“John!” I called to him. He sat up and turned to me. He seemed to shout, but I heard nothing. Only then did I see an old hag standing just beyond the fog. She was hunched and cloaked in rags. Her arm, so thin and pale it looked like only a bone, was raised. She clutched a gnarled staff pointed to John. Long and straggling strands of hair emerged in patches from a bald and scarred scalp. Her eyes were blank orbs.
Then a second creature drifted out of the fog. This one staggered, leaning heavily on a cane of driftwood, fingers so misshapen they appeared almost as claws. Her face seemed frozen into a snarl. One bloodshot eye stared out of her skull while only a black cavernous space took the spot of her other eye. Seaweed and moss covered her head and fell from her dress.
All this I saw in mere seconds. I spurred Franklin forward, but the terrified animal only spun around in fright. Cursing, I jumped from the saddle and ran toward John as Franklin galloped into the night.
But suddenly, I was stopped as though run into a wall. Only then did a see a third hag, clad in a soiled and damp dress. She held both arms out toward me, blackened flesh hanging from bone. A ragged and stained turban was twisted over her head and her yellow eyes glowed out of her cracked face.
I could not pass through that wall I could not see.
“Let me through!” I demanded, drawing my dagger.
She fixed her stare on me.
“Traveleeeerrrrrr,” she said. Her voice came as whine, but one that suddenly seemed magnified, as though she spoke from every space around me. “Traveler,” she moaned again, setting off a ringing in my ears. “There is no path.” The others echoed her in a singsong cry that filled the forest and the sky. “Traveler, there is no path….traveler, there is no path…traveler, there is no path.”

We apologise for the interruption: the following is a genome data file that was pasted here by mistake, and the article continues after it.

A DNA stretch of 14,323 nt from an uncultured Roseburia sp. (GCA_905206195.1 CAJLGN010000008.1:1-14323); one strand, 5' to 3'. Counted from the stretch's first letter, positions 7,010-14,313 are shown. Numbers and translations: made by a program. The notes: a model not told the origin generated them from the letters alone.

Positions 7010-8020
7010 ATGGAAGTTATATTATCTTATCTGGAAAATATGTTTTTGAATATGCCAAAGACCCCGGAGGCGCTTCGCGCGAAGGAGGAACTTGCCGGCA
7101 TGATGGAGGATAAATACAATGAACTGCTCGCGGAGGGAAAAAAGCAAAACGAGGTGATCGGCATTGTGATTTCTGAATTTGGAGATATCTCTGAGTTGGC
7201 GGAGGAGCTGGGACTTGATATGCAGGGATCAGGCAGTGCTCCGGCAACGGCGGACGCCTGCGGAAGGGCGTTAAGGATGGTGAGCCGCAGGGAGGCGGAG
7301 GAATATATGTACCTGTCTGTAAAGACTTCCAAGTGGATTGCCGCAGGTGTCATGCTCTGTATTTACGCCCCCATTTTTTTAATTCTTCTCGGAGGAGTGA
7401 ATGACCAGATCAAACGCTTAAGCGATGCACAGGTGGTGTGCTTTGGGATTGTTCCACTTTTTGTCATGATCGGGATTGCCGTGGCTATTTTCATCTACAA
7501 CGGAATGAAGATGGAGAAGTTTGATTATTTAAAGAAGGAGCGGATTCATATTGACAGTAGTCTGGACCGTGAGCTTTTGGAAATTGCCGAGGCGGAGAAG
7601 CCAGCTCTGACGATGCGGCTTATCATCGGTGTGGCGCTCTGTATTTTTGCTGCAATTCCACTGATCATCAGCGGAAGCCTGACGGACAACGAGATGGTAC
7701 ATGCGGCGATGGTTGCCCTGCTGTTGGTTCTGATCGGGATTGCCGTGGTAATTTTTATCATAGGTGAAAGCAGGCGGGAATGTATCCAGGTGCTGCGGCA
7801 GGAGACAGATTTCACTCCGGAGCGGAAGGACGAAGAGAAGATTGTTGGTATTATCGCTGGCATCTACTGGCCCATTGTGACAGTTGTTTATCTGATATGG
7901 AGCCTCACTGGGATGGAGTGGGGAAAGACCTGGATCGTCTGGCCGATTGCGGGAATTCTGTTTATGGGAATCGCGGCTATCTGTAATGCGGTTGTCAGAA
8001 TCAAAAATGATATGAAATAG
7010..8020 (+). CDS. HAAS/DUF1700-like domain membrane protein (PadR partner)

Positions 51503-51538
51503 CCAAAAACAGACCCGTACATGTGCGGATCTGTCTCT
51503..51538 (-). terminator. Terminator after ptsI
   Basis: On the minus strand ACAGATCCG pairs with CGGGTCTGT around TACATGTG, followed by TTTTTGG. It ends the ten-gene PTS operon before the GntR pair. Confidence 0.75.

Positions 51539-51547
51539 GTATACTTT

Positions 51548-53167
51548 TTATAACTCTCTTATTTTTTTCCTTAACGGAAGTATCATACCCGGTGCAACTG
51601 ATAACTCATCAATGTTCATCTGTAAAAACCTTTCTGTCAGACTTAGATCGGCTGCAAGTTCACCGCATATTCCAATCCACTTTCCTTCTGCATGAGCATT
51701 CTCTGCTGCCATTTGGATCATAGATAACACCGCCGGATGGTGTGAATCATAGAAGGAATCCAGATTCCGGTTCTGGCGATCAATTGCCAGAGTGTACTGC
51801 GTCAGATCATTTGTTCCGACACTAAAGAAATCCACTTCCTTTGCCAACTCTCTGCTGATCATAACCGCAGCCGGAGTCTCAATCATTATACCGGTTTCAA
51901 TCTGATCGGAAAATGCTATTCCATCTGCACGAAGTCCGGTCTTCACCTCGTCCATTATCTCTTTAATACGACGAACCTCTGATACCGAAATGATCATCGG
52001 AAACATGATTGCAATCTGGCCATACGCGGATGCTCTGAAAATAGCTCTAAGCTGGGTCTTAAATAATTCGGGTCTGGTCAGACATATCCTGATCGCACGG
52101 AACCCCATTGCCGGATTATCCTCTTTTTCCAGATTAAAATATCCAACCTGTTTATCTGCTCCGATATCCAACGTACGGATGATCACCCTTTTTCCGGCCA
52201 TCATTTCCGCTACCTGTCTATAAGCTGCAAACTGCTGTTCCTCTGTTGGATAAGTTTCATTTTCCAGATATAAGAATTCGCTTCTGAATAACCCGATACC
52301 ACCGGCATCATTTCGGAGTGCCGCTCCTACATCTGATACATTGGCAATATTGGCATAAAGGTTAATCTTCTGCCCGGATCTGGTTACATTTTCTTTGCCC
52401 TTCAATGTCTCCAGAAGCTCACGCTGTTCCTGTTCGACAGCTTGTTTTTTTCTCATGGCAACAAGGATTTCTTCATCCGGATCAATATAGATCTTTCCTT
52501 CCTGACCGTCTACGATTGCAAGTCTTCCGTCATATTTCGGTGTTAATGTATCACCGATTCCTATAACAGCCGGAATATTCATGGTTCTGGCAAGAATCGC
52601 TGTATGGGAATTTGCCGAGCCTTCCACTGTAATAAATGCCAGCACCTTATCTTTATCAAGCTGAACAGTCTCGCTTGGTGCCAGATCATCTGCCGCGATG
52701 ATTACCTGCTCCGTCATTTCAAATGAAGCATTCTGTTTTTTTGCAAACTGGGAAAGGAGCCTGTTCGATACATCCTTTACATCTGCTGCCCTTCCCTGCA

I stared at John. Though still shrouded by the fog, I could see him more clearly. His eyes were panicked. He was shouting, but I still heard nothing.
“Tell me your names and your purpose,” I commanded, shouting as I would at my servants.
Their chant became cackles, until the rotting one with yellow eyes silenced the others.
“We are the Sisters of the Swamp. We come from the deep beyond,” she said gesturing to the river. Her voice, reedy and booming, chilled me to my very core.
“Release that man!” I ordered.
Her eyes now glowed red and she pointed a bony finger at the fog. It thickened and John faded. I banged my fists against the force that held me back.
“Stop! He has done nothing!”
But it was too late. John and Blue had disappeared into the mist.
I turned on the hag, fury overtaking fear.
“You will pay for this!”
The three cackled again. Their grotesque laughter seemed to emerge from every tree in the forest and penetrated my head like a thousand blades. I fell to the ground. They huddled together and held their staffs to the sky, faces turned to the moon.